keskiviikko 10. heinäkuuta 2013

REVIEW - Spider-Man | N64 | 2000

GENRE(S): Action
RELEASED: August 24, 2000 (PS1)
DEVELOPER(S): Neversoft Entertainment, Treyarch Invention (DC), Westlake Interactive (MAC), Edge of Reality (N64), LTI Gray Matter (PC)
PUBLISHER(S): Activision, Aspyr Media (MAC)

A lot of quality superhero games have emerged in the last decade, the most notable occurrence of a great triumph being Batman's return to the circles with 2009's Batman: Arkham Asylum. However, before the emergence of undoubtedly the greatest series of licensed games ever made, critics were enjoying the hell out of Spider-Man. Activision have taken it upon themselves to produce a long string of Spider-Man games, based on both the comic books as well as Sam Raimi's movie trilogy, and for most of these games, they have enjoyed a raving response, most notably 2004's Spider-Man 2, which is often regarded as a very influential sandbox game and one of the greatest licensed games in history, and 2010's surreal Spider-Man: Shattered Dimensions. Due to the existence of another Activision game entitled Spider-Man, based on the movie and released in 2002, modern gamers tend to forget the first fruit of Activision's successful revival of the ever-exciting webslinger, which arrived to please PlayStation owners in the summer of 2000. A few months later, Nintendo 64 owners got a taste of what critics were calling the best superhero game ever made at that time. I'm pleased to say time's been fairly kind to Spider-Man.

Along came THE spider

Rino Romano : Spider-Man
Daran Norris : Scorpion / Venom / Mysterio / Punisher / Captain America / Human Torch
Dee Bradley Baker : Rhino / Lizard / Carnage / Daredevil / J. Jonah Jameson
Efrem Zimbalist, Jr. : Doctor Octopus
Jennifer Hale : Black Cat / Mary Jane Watson
Laurence Fishburne : Uatu the Watcher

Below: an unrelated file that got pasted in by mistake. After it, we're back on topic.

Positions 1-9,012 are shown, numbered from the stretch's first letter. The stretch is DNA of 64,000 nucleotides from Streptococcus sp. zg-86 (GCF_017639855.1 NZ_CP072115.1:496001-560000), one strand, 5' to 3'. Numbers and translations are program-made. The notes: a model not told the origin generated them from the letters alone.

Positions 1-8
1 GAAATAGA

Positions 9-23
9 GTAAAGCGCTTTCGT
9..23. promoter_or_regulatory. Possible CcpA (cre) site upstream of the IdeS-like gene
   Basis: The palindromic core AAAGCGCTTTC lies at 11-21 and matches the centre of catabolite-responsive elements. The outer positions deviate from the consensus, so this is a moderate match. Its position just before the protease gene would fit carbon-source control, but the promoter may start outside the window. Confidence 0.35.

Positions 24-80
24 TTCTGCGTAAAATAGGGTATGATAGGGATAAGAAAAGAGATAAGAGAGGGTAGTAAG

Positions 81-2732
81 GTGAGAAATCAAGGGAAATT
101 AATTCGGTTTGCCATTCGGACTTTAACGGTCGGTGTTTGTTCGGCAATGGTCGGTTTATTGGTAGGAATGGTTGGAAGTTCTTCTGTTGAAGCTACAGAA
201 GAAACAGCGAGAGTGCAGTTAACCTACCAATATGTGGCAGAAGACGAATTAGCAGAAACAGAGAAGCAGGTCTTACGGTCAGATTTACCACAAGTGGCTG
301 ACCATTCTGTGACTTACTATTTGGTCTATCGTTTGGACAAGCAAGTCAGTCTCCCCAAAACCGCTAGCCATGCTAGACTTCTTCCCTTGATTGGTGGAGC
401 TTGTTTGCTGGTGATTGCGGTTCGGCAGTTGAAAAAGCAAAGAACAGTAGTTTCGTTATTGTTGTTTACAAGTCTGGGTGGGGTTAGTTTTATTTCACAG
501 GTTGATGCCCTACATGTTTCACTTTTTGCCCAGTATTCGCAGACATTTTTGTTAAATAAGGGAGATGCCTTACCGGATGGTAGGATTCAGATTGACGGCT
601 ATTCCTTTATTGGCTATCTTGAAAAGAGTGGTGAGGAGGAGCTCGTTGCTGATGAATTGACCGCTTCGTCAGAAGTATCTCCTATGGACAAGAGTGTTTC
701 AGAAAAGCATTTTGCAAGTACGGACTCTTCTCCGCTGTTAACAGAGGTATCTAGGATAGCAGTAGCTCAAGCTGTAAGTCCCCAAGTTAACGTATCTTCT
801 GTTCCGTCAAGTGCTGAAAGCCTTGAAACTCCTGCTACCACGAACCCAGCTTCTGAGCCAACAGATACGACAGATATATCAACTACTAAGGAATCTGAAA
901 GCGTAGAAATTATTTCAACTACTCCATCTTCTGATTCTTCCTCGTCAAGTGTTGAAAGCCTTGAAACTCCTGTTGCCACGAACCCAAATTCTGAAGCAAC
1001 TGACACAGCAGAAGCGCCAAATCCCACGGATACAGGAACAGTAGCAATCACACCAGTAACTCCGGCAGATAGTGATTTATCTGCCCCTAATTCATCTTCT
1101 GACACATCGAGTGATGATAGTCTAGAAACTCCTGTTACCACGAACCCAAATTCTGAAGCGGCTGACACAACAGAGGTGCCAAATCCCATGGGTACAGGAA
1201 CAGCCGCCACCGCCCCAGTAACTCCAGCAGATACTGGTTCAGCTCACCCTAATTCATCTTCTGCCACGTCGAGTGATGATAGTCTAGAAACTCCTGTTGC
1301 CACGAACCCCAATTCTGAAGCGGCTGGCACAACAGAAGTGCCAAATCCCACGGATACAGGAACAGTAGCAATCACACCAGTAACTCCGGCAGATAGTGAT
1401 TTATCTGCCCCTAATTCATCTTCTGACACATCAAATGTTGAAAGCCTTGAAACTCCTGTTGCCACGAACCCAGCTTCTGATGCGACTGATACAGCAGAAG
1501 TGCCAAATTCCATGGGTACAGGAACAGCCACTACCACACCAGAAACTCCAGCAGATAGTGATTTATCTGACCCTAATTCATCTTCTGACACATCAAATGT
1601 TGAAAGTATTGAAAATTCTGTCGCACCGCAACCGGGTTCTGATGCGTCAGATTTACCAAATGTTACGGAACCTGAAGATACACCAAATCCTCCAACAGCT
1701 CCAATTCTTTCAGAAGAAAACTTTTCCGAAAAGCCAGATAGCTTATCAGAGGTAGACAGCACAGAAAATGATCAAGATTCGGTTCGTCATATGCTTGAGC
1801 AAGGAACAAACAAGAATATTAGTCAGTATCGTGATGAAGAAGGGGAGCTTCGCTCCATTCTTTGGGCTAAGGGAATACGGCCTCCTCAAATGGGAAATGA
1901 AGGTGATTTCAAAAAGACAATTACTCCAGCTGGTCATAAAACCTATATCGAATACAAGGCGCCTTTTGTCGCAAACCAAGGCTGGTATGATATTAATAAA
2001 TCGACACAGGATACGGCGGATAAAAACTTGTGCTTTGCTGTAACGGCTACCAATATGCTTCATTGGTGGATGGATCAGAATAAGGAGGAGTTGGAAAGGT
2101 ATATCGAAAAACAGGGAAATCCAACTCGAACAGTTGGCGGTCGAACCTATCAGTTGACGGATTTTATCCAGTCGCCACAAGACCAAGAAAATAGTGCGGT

Stan Lee : Narrator

While attending a demonstration held by Dr. Otto Octavius - who seems to have changed his ways - Peter Parker witnesses a Spider-Man impostor crashing the show and stealing Octavius' invention. A manhunt is issued for Spider-Man, who is after the true culprits on a manhunt of his own. Meanwhile, Venom kidnaps Mary Jane and all hell breaks loose all around the city as several supervillains start running rampant. It's one gigantic Marvel Comics showdown, and we're part of it.

Settle down, Edward.
Let's get this over and dealt with right away, since I'm probably going to cross-reference Spider-Man with a certain game as long as I'm writing this review: I am NOT trying to take anything away from Batman: Arkham Asylum. I am NOT trying to belittle its importance or influence in the history of licensed games, or more specifically, superhero games. Now that I've played Spider-Man, though, I must ask this: was every greatest feat of Batman: Arkham Asylum completely fresh? It had near-perfect gameplay, a wide array of classic characters who made an appearance at some capacity, great look and particularly fantastic sound. But, these exact things are what Spider-Man was built on, back at its time - NINE YEARS before Batman: Arkham Asylum. Think about it... and once you've done that, remind yourself that no one beats Batman. Not ever. Also, how cool it was to step into that madhouse with its mad inhabitants and crazy occurrences over and over again. God, I so want to replay that game... again. And also, that this game is very different from Arkham Asylum, being a straightforward (stealth) action game above everything else. Of course it's dated, but what bothers me more is that it's very light-hearted - almost campy. I don't like that. As much as I like the idea of Stan Lee himself narrating the game, it sounds the same as if Adam West narrated Arkham Asylum. (Was this little joke the whole point of this comparison? Don't know.)

If you're prepared to see a host of your favourite Marvel characters (a LOT of them, including curiosities like Namor and Silver Surfer) reduced into sculptures of rock and wood very typical to a Nintendo 64 game, you might appreciate the artificial look of the game. They could've at least stylized the cutscenes to resemble a comic book story, but no, they put the blockheads in. Oh well, what the game loses in artificials, it gains in animation - the animation is simply superb. For the first time ever in a Spider-Man game, you truly feel like you're Spider-Man, the character animation is so fluid and goes well with the fluid controls - however, I must once again criticize the N64 controller, which should come as no surprise to anyone who's ever read my reviews of third-party N64 games. This is one of the first of those third-party games I've bumped into, to sport real voice acting - by Spider-Man veterans, at that, including Rino Romano and Efrem Zimbalist, Jr.. Of course, N64's capacity can't handle a full voiceover track, especially for a full 3D game in which you're able to move on just about any surface in a full 3D environment. Sounds awesomely contrary to what I said before about the game's artificial look, but you should know that most of the environment is empty space - there's such a lack of detail that you'd think the game was broken.